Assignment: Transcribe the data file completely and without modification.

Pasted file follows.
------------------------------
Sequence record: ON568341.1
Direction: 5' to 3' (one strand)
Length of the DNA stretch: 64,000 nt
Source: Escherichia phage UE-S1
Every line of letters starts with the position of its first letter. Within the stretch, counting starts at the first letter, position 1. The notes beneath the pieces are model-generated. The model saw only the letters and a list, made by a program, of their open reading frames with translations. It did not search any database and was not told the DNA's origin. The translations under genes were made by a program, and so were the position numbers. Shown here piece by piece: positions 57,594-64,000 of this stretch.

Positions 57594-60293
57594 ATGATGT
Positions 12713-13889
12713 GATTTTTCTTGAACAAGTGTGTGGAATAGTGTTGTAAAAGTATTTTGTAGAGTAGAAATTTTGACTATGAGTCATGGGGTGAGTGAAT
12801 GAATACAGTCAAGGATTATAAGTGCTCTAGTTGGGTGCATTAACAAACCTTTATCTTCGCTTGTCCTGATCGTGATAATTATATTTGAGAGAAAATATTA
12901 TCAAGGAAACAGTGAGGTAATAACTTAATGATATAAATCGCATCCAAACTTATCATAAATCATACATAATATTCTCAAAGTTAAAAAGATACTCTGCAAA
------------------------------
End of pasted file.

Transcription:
Sequence record: ON568341.1
Direction: 5' to 3' (one strand)
Length of the DNA stretch: 64,000 nt
Source: Escherichia phage UE-S1
Every line of letters starts with the position of its first letter. Within the stretch, counting starts at the first letter, position 1. The notes beneath the pieces are model-generated. The model saw only the letters and a list, made by a program, of their open reading frames with translations. It did not search any database and was not told the DNA's origin. The translations under genes were made by a program, and so were the position numbers. Shown here piece by piece: positions 57,594-64,000 of this stretch.

Positions 57594-60293
57594 ATGATGT
Positions 12713-13889
12713 GATTTTTCTTGAACAAGTGTGTGGAATAGTGTTGTAAAAGTATTTTGTAGAGTAGAAATTTTGACTATGAGTCATGGGGTGAGTGAAT
12801 GAATACAGTCAAGGATTATAAGTGCTCTAGTTGGGTGCATTAACAAACCTTTATCTTCGCTTGTCCTGATCGTGATAATTATATTTGAGAGAAAATATTA
12901 TCAAGGAAACAGTGAGGTAATAACTTAATGATATAAATCGCATCCAAACTTATCATAAATCATACATAATATTCTCAAAGTTAAAAAGATACTCTGCAAA